These tactical adjustments are often the result of environmental shifts like a shift in management, a key decision maker becoming aware of some new buzzword or concept, or economic and political changes. More often than not, these adjustments dilute the strategic impact that the original, overarching project was supposed to deliver.
Two decades of successful project management in IT, capital construction, engineering and aerospace have revealed three keys to getting projects under control: plug leaks, have an idea and go granular.
Projects are leaky creations. They leak time, money and specifications threatening deliverables. Those leaks have turned project management into a precious commodity. However, in reality, projects are frequently budgeted and tracked at a summary level that allows some significant leakage, both horizontally and vertically.
Horizontal leakage occurs when parallel tasks, similar to or related to their current activities, derail individuals. For example, someone working on authentication gets pulled into a series of meetings that are outside the project scope because he is an expert on enterprise security. Or a developer helps resolve an issue with the platform on which the code he is developing will run. Although these both yield a real value to the enterprise, their projects have experienced a horizontal leak.
Vertical leakage occurs when past or future projects divert resources from their funded project. An example of a forward vertical leak is project personnel taking time to prepare for the next round of funding and budgets, neglecting their currently funded activities.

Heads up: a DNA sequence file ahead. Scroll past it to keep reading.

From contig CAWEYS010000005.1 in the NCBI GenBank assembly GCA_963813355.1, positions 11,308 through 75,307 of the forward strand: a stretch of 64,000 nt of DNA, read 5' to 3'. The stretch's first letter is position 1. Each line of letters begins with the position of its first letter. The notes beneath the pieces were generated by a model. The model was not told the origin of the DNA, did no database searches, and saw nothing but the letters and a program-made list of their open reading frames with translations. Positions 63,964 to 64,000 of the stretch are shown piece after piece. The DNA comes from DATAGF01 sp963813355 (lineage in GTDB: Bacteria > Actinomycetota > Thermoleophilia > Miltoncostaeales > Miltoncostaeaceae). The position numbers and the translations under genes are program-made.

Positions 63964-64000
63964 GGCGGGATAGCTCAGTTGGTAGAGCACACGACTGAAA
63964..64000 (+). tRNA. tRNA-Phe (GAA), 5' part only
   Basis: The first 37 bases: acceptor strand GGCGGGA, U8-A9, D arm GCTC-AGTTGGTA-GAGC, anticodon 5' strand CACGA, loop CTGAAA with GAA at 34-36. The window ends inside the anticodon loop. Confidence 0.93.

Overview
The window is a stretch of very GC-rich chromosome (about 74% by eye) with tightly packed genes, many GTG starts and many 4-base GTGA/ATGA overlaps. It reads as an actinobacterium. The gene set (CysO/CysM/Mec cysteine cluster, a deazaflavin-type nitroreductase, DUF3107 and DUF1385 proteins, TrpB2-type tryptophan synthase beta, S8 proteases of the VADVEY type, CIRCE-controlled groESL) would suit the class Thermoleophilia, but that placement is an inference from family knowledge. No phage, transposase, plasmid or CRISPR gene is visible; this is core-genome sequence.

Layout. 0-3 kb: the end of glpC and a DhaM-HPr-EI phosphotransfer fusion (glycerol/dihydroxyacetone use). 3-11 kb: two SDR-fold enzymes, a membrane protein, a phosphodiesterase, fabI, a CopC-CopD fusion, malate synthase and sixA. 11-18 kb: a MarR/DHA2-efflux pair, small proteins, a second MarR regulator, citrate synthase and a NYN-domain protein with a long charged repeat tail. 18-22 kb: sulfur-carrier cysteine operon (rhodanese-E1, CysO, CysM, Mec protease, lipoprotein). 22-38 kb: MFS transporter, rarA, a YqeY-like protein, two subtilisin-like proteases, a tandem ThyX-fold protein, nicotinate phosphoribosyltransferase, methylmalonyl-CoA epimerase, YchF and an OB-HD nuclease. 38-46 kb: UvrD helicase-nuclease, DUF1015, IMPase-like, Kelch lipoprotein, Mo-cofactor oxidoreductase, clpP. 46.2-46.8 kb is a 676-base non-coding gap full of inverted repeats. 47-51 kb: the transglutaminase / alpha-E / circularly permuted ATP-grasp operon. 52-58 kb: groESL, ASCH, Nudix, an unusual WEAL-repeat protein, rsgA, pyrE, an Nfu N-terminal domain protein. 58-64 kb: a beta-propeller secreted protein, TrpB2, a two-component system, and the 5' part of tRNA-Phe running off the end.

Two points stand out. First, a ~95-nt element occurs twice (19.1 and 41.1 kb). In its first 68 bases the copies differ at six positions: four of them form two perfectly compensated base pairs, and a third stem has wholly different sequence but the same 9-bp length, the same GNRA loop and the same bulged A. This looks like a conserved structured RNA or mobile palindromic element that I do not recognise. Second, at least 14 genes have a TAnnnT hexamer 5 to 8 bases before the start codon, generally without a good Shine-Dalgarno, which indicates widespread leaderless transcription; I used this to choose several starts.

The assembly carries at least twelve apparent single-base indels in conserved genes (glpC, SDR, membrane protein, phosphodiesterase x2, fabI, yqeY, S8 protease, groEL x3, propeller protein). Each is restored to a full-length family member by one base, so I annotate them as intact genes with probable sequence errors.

Backward vertical leaks occur when current project resources are diverted to address leftover issues from previous projects. For example, an integrator diverts his attention to help track down and solve an issue with a package that will affect the reliability of his deliverable. He discovers that problems slipped in because there was no test or QA specified in the previous project plan and he takes the time to work on the remedy.
Both of these vertical leaks are the result of a poor project management methodology. A proper methodology includes pre-project planning and a rigorous test and QA suite before deployment into production. The second example also indicates either a nonexistent or an ineffective "lesson learned" process.
The key to plugging leaks is to clearly define and enforce acceptable ranges of diversion with a simple parameter like, "We believe in teamwork, so you may invest up to 15 minutes outside the scope of your deliverable; any more than that and you will need to refer them somewhere for funding." That will protect the project from leakage and help the organization recognize and track it.
Plugging leaks is the first key to getting your projects under control. We will explore the other keys, "Have an Idea" and "Go Granular," in the next two articles in the series.
John Troyer has more than 20 years of successful experience leading teams as a project, programme, implementation, deployment and department manager in a wide variety of disciplines and environments including the US Department of Defence, aerospace engineering, IT, capital construction, finance, procurement and cost reduction.